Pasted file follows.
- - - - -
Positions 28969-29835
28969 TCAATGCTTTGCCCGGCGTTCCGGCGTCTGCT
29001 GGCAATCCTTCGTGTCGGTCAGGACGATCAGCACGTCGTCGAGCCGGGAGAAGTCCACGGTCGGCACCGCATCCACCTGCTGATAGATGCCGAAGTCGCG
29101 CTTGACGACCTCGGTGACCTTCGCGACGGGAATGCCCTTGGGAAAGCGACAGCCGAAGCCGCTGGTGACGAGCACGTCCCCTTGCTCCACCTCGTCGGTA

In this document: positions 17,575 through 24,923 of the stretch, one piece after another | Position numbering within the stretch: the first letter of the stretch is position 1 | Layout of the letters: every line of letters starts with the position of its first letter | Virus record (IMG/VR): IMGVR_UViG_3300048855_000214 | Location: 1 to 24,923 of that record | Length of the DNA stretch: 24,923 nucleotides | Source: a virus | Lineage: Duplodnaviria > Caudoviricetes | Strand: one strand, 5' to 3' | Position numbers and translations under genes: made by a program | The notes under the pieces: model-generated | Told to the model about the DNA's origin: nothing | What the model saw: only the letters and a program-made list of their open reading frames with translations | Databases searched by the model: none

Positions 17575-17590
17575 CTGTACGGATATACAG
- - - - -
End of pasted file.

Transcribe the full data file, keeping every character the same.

Positions 28969-29835
28969 TCAATGCTTTGCCCGGCGTTCCGGCGTCTGCT
29001 GGCAATCCTTCGTGTCGGTCAGGACGATCAGCACGTCGTCGAGCCGGGAGAAGTCCACGGTCGGCACCGCATCCACCTGCTGATAGATGCCGAAGTCGCG
29101 CTTGACGACCTCGGTGACCTTCGCGACGGGAATGCCCTTGGGAAAGCGACAGCCGAAGCCGCTGGTGACGAGCACGTCCCCTTGCTCCACCTCGTCGGTA

In this document: positions 17,575 through 24,923 of the stretch, one piece after another | Position numbering within the stretch: the first letter of the stretch is position 1 | Layout of the letters: every line of letters starts with the position of its first letter | Virus record (IMG/VR): IMGVR_UViG_3300048855_000214 | Location: 1 to 24,923 of that record | Length of the DNA stretch: 24,923 nucleotides | Source: a virus | Lineage: Duplodnaviria > Caudoviricetes | Strand: one strand, 5' to 3' | Position numbers and translations under genes: made by a program | The notes under the pieces: model-generated | Told to the model about the DNA's origin: nothing | What the model saw: only the letters and a program-made list of their open reading frames with translations | Databases searched by the model: none

Positions 17575-17590
17575 CTGTACGGATATACAG